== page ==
Experiential learning includes internships, field-based learning, service learning, and mentored research — and these require a different approach to assessment. Assessment methods will likely go beyond measuring attendance to focus on specific skills that help students clarify career goals and build relevant knowledge. 

In addition, more institutions are recognizing that AI and the use of AI in daily work is likely going to increase. Helping students to critically consider how best to use AI ethically and efficiently will encourage the development of a new generation of workforce leaders who can leverage new technology to meet goals. 

7. Upgrading assessment technology for data-driven improvements

Assessment practices continue to move away from limited and inefficient manual assessments in favor of faster and more secure digital processes. Institutions are no longer asking whether to integrate technology but rather how to integrate it best. Robust assessment technology provides students with many opportunities to demonstrate their skills and understanding, and stakeholders expect more frequent insights into student and educator performance. 

Innovative assessment technology gives institutions increasing insights into the needs of each student. Gathering data from students creates an obligation to use that data to drive their success.

Upgrading Assessment Technology for Data-Driven Improvements

8. Prioritizing ongoing professional development

Ongoing professional development remains vital to creating and sustaining effective assessment processes. As assessment practices change, educators must have the opportunity to understand them. Ongoing professional development opportunities ensure that all educators and administrators at an institution have the tools to use innovative assessment practices. Institutions that embrace continued learning at all levels can also look forward to greater consistency in facilitating student success. 

Institutions are likely to integrate more workshops and partnerships to ensure higher technology adoption rates and provide students with all the benefits of assessment methods and technology. Developing the workforce also fosters collaboration and creates cohesive assessment strategies that benefit educators, decision-makers, administrators, students, and the institution itself. 

9. Continuing to innovate

Assessment is the key to ongoing student success in higher education. As the educational landscape evolves, institutions will continue to revise what they assess and the methods they choose for promoting student success. Trends that evaluate the whole student will continue to evolve, and more effective outcomes will undoubtedly be explored.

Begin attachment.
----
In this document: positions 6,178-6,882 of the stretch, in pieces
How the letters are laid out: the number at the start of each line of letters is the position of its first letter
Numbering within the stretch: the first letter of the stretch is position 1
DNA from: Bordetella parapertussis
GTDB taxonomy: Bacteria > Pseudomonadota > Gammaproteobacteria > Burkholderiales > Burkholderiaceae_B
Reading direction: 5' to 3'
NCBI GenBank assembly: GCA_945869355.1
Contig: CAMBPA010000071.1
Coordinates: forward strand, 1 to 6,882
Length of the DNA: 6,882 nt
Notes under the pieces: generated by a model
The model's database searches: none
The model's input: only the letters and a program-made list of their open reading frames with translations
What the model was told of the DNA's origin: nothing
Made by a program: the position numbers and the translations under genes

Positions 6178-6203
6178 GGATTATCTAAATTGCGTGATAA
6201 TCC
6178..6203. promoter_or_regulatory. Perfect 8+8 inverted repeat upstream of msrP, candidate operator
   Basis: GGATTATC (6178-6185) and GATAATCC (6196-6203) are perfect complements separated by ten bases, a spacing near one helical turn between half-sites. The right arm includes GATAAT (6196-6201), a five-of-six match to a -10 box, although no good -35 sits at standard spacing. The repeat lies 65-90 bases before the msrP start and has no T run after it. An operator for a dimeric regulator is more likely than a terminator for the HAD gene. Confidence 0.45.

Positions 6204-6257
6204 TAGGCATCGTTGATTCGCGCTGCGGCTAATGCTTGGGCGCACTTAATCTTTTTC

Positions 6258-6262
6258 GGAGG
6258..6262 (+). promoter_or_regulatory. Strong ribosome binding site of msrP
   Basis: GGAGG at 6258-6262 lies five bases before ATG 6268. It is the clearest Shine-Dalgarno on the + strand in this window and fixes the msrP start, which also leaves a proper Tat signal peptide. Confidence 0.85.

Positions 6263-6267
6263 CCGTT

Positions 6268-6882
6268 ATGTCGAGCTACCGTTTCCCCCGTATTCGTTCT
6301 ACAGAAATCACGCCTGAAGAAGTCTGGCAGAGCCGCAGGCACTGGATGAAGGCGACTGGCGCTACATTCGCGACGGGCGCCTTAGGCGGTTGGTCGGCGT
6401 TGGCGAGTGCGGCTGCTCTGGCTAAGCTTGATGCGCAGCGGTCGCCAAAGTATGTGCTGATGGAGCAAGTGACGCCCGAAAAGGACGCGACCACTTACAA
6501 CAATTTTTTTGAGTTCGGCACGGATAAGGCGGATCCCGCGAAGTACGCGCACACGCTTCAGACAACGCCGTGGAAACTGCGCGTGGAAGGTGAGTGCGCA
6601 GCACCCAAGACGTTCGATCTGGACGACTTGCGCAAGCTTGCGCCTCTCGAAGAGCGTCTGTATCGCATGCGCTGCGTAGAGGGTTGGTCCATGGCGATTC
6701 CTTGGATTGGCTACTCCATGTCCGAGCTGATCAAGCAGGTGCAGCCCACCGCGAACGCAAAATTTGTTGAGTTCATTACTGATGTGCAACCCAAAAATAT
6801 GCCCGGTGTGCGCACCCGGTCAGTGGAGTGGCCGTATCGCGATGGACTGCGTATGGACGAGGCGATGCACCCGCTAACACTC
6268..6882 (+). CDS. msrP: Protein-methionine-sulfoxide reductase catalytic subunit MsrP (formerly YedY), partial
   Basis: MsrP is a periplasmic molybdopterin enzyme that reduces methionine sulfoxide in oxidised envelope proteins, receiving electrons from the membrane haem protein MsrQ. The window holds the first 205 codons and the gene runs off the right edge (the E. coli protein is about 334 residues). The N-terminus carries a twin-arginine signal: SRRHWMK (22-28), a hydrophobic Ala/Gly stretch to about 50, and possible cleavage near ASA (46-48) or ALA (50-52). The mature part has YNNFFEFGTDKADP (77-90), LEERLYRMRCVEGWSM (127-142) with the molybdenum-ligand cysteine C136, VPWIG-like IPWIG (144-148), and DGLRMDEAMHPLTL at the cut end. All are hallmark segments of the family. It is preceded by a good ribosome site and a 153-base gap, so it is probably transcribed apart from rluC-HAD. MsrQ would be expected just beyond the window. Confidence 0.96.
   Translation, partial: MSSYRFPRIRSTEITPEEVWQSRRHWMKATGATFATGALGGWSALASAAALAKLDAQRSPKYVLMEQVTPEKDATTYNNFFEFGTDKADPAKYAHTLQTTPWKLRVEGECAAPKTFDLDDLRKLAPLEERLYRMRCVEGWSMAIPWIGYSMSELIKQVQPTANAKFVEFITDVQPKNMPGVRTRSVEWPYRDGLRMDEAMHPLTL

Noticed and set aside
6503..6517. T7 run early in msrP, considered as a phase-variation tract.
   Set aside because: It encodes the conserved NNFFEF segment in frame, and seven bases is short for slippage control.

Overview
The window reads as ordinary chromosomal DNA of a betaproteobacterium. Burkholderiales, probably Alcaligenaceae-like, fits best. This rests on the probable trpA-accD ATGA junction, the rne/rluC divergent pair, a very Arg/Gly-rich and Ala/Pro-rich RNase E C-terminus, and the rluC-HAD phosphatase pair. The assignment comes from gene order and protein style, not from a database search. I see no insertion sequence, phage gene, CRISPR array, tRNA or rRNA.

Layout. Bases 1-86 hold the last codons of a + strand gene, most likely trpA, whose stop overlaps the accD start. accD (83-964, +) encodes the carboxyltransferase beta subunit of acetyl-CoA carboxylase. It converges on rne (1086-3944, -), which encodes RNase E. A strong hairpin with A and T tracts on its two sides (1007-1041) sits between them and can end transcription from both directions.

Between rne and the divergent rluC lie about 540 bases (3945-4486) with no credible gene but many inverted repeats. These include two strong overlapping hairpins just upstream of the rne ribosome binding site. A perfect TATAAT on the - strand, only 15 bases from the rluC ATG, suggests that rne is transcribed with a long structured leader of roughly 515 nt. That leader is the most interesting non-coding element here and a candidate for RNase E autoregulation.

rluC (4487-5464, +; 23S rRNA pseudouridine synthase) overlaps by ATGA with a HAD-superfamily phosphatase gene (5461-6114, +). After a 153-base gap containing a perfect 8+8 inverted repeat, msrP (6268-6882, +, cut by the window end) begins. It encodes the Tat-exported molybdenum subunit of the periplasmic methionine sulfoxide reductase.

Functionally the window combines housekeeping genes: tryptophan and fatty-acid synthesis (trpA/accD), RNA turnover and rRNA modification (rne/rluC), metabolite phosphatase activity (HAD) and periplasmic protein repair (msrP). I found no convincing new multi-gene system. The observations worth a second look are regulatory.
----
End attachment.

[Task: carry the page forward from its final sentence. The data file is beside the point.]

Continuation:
The future of assessment in higher education

As assessments continue to transform, higher education faces an exciting balance between embracing innovation and personalizing education. More than ever, assessment data will drive student success as institutions can preemptively intervene with struggling students, tailor the learning experience to each individual, and drive outcomes that prepare students for successful careers. 

Educators will likely encounter new, more sophisticated alternatives to conventional systems for engaging with students individually and helping produce well-rounded, responsive members of society. Although this transition to technology-driven assessment may present some challenges, there are significant benefits on the other side. Most importantly, student assessment will remain focused on elevating the student experience through data so that every student might achieve their academic and professional goals.

Using assessment trends to elevate student success

The primary goal of assessment is to elevate the student experience and facilitate student success. Higher education institutions have a unique opportunity to balance innovative technology and a personalized approach to reshape the student experience. 

Ready to reimagine your institution’s assessment goals? Request a demo today to learn how a robust digital assessment solution like Watermark Planning & Self-Study can help.